I fully recognise that the human authors were not envisioning Jesus as we know him when they wrote, but that does not mean that these passages aren't at least partially about it!

You are going down the dangerous Biblical studies track of not accepting that maybe, just maybe, something actually supernatural could have happened, and in fact has happened.

Look, one of the earliest Christian confessions can be found in 1 Cor 15:3-4. Notice how everything is confessed in accordance with the Scriptures. Your view of the Old Testament goes against this basic conviction. If you want to do that, then that's up to you!

3:28 pm

 
Anonymous Deane said...

Pete, none of your objections apply to my view.

I will explain ...

Pete:
it makes it pretty hard to have any discussion if "There are no predictions about Jesus in the Old Testament, only reinterpretations of the Old Testament in the New Testament" is your baseline!


I agree, if that were my "baseline", it would make it hard to have a discussion about predictions about Jesus in the Old Testament. But, it isn't my baseline at all.

The absence of predictions about Jesus is a conclusion from carefully reading the passages, certainly not a premise or foundation for reading. I know that some others may not come to the same conclusion as me, but I consider this to be the better reading, for various reasons applicable to the specific texts.

Pete:
I fully recognise that the human authors were not envisioning Jesus as we know him when they wrote, but that does not mean that these passages aren't at least partially about it


And I wouldn't argue that double prediction is ruled out a priori. That is, I agree with you that there is no logical reason why a prediction couldn't refer to two separate things.

But the question doesn't hinge on what is "possible". It depends on what the better explanation of the text is... Does the better explanation of the meaning of the text allow for a double prediction, or does it not? Or is this merely a case of reinterpretation by a later person or community? That is the question.

Pete:
You are going down the dangerous Biblical studies track of not accepting that maybe, just maybe, something actually supernatural could have happened, and in fact has happened.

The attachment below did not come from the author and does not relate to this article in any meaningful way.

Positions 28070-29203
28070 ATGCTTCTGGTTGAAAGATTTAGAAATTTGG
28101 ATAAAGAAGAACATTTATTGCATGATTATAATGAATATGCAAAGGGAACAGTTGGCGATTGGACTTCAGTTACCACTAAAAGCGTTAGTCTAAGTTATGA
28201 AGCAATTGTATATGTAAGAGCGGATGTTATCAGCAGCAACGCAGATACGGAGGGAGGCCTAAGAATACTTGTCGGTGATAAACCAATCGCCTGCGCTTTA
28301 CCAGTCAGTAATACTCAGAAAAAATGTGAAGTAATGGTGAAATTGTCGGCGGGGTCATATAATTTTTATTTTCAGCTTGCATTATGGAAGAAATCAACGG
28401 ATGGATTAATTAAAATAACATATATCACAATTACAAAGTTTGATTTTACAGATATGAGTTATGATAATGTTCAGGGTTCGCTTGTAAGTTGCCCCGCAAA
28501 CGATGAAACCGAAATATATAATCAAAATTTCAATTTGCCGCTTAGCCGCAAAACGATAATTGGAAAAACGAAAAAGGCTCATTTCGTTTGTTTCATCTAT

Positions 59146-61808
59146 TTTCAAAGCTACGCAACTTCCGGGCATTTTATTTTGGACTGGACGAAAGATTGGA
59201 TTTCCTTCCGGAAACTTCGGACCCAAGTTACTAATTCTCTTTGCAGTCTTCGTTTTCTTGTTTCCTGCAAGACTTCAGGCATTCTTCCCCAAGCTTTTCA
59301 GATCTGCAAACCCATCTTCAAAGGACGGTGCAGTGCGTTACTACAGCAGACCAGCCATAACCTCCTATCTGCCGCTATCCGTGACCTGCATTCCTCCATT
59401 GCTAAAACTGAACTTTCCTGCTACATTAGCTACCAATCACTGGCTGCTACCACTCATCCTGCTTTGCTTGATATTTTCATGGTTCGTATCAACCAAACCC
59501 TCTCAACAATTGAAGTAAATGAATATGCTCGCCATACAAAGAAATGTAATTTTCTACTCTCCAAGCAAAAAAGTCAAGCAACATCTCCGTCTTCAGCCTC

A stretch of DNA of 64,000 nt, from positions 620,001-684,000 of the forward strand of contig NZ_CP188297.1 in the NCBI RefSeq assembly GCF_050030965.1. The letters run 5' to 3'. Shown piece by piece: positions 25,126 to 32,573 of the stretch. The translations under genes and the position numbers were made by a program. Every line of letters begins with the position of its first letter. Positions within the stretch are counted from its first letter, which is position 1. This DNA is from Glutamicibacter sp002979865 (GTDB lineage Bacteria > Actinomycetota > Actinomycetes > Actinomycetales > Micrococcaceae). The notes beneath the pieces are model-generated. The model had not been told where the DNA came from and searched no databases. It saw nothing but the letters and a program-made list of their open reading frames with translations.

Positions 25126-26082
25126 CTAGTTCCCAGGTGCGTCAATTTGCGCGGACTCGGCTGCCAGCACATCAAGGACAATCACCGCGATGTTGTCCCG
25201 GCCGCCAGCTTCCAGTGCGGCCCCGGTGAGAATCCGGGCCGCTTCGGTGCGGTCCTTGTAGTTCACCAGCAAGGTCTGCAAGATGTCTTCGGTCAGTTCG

No I am not "not accepting ... something actually supernatural could have happened". To the contrary, I assume that the "supernatural" occurs.

In fact, even if Isaiah 7.14 is only a singular prediction, fulfilled at the time of Isaiah, rather than a second fulfillment with Jesus, that can be interpreted as "supernatural".

Pete:
Look, one of the earliest Christian confessions can be found in 1 Cor 15:3-4. Notice how everything is confessed in accordance with the Scriptures. Your view of the Old Testament goes against this basic conviction. If you want to do that, then that's up to you!


But I affirm, with Paul in 1 Cor 15.3-4, that Christ did die in accordance with the scriptures.

The scriptures were simply reinterpreted in a new way, and the new meaning was attributed to Christ's death.

What I find, from my careful reading of the texts, is that Christ did not die in accordance with a meaning of the scriptures that was held before the early Christian community. As such, there is no "prediction-fulfillment" involved in the use of the texts in the New Testament.

11:47 am

 
Blogger Pete W said...

There's a lot of little things I could argue about, but I actually entirely agree with your final sentence "Christ did not die in accordance with a meaning of the scriptures that was held before the early Christian community."

In light of Jesus, I am happy to read Isaiah 7 as referring to Jesus, although I appreciate that it may never have been viewed Messianically before Jesus. But no, this was not a prediction that 1C Jews were expecting to be fulfilled (again) in their lifetimes.

1:16 pm